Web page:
WATCH: 5-year-old Afghan boy injured in war dances to celebrate new prosthetic leg
A 5-year-old boy beaming ear to ear as he danced in a circle has warmed the hearts around the world.
His dance for joy came after he was fitted with a new artificial leg at the orthopedic center operated by the International Committee of the Red Cross (ICRC) in Kabul, Afghanistan.
Ahmad received artificial limb in @ICRC_af Orthopedic center, he shows his emotion with dance after getting limbs. He come from Logar and lost his leg in a landmine. This is how his life changed and made him smile. pic.twitter.com/Sg7jJbUD2V
— Roya Musawi (@roya_musawi) May 6, 2019
Ahmad Sayed Rahman was only 8 months old when a bullet injured him during a clash between the Afghan government forces and the Taliban, the Washington Post reported on Tuesday, May 7.
It cost him his leg and also left his sister Salima, who was carrying him then, seriously injured. She has since recovered from the attack.
Over the past four years as he grows older, Ahmad has been fitted with prosthetic right legs in the orthopedic center for free. He comes from a poor village in Logar in eastern Afghanistan, and it takes him hours to travel to Kabul.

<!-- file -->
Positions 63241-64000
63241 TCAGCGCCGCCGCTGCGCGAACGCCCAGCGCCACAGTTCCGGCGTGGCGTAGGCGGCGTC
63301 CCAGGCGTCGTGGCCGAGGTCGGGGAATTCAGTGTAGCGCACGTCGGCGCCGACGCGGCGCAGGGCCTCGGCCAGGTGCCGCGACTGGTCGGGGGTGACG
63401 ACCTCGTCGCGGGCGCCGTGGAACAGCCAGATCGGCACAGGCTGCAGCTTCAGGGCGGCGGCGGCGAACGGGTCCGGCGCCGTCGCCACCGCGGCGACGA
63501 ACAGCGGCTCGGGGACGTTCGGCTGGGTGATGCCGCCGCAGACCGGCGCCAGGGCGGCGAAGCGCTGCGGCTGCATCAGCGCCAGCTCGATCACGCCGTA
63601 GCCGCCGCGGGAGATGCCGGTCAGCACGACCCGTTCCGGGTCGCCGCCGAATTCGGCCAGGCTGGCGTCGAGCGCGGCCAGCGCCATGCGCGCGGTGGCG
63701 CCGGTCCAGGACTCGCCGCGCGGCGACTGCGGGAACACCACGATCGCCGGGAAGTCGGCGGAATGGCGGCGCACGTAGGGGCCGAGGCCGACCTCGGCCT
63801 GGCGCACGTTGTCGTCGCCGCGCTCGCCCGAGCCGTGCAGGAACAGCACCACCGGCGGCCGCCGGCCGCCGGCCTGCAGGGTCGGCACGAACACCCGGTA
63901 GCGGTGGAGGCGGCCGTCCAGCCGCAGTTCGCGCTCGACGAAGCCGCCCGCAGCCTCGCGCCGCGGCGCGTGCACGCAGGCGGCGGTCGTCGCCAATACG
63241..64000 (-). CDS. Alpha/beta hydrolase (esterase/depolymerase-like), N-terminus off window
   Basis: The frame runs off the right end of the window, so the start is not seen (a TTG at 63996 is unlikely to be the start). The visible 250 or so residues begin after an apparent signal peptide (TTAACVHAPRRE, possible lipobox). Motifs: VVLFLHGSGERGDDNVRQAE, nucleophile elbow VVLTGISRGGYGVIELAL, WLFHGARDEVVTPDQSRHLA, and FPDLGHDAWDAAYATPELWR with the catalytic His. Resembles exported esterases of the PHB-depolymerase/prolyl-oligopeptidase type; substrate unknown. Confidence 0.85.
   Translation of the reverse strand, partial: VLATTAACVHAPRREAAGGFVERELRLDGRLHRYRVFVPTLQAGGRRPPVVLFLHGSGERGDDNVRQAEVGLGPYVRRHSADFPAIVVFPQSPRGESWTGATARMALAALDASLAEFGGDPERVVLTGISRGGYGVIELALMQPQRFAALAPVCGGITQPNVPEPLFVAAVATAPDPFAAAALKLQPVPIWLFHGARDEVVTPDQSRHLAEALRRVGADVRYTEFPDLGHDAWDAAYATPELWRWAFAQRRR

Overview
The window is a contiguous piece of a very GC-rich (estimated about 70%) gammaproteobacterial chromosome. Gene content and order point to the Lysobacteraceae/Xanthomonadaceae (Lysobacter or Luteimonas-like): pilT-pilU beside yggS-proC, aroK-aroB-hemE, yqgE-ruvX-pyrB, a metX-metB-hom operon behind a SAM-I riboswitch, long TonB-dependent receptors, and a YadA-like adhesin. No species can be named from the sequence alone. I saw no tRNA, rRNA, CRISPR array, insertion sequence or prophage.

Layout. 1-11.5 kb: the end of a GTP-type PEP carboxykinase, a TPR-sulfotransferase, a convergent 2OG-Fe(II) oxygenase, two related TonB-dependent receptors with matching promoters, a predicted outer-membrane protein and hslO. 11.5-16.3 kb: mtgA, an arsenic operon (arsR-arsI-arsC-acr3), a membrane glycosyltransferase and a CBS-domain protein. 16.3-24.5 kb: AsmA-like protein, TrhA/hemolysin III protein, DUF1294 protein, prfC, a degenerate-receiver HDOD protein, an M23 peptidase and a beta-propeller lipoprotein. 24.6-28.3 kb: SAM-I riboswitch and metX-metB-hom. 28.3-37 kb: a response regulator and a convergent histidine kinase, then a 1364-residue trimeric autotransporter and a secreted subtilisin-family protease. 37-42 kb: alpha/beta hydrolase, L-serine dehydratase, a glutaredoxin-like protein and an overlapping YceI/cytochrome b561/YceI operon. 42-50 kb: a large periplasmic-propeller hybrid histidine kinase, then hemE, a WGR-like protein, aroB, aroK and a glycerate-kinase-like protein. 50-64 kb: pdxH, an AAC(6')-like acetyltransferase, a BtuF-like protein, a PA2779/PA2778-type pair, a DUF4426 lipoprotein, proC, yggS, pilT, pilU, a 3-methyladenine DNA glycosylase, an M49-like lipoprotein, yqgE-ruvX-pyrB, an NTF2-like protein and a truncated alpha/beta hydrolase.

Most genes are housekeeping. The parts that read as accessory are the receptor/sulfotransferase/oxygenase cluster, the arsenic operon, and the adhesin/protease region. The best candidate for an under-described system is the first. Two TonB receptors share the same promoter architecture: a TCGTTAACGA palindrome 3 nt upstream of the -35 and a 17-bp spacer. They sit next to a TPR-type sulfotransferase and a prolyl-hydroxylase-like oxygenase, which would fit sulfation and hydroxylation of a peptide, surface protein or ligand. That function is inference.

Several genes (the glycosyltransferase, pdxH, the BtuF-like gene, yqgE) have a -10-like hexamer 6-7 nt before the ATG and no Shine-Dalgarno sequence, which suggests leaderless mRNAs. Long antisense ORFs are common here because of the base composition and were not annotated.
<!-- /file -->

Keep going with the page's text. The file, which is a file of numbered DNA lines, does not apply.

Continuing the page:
One of his physiotherapists, Mulkara Rahimi, captured the boy’s excitement over his new and fourth artificial limb with Afghan music in the background, sharing it on Facebook last weekend.
ICRC spokesperson Roya Musawi posted it on Twitter on Sunday, May 5, and the video quickly went viral. It has 1.2 million views and 40,000 likes as of this writing.
“He [comes] from Logar and lost his leg in a landmine. This is how his life changed and made him smile,” she said in the caption.
His mom Raesa, who has eight more children, hopes he can achieve much with his disability.
“I want him to go to school and become a doctor or a teacher,” she told the Washington Post. “I am so happy. He is a good kid.”
Over 100,000 victims of war have received artificial limbs since the center opened in 1988. It is estimated that 10% of the victims are children.
Visit the ICRC website to learn how you can help children affected by armed conflict. Niña V. Guno /ra
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